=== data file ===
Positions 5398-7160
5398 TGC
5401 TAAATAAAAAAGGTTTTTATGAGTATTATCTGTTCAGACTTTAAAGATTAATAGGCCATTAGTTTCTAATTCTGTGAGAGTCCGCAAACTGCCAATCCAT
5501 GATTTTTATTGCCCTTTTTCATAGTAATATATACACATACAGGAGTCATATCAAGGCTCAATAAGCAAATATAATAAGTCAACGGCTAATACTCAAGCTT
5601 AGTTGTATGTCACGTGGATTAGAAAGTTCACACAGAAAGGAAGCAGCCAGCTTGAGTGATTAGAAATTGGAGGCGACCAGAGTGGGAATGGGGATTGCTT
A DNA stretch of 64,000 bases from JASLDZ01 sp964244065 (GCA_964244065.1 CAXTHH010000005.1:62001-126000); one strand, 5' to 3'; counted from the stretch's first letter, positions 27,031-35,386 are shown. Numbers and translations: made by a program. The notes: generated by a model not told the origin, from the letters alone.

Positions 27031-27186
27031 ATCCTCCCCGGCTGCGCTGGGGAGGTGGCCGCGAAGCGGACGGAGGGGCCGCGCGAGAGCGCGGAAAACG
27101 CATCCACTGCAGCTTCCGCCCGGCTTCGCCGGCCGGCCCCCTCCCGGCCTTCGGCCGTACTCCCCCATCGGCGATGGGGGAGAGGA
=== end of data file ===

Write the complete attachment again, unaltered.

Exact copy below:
Positions 5398-7160
5398 TGC
5401 TAAATAAAAAAGGTTTTTATGAGTATTATCTGTTCAGACTTTAAAGATTAATAGGCCATTAGTTTCTAATTCTGTGAGAGTCCGCAAACTGCCAATCCAT
5501 GATTTTTATTGCCCTTTTTCATAGTAATATATACACATACAGGAGTCATATCAAGGCTCAATAAGCAAATATAATAAGTCAACGGCTAATACTCAAGCTT
5601 AGTTGTATGTCACGTGGATTAGAAAGTTCACACAGAAAGGAAGCAGCCAGCTTGAGTGATTAGAAATTGGAGGCGACCAGAGTGGGAATGGGGATTGCTT
A DNA stretch of 64,000 bases from JASLDZ01 sp964244065 (GCA_964244065.1 CAXTHH010000005.1:62001-126000); one strand, 5' to 3'; counted from the stretch's first letter, positions 27,031-35,386 are shown. Numbers and translations: made by a program. The notes: generated by a model not told the origin, from the letters alone.

Positions 27031-27186
27031 ATCCTCCCCGGCTGCGCTGGGGAGGTGGCCGCGAAGCGGACGGAGGGGCCGCGCGAGAGCGCGGAAAACG
27101 CATCCACTGCAGCTTCCGCCCGGCTTCGCCGGCCGGCCCCCTCCCGGCCTTCGGCCGTACTCCCCCATCGGCGATGGGGGAGAGGA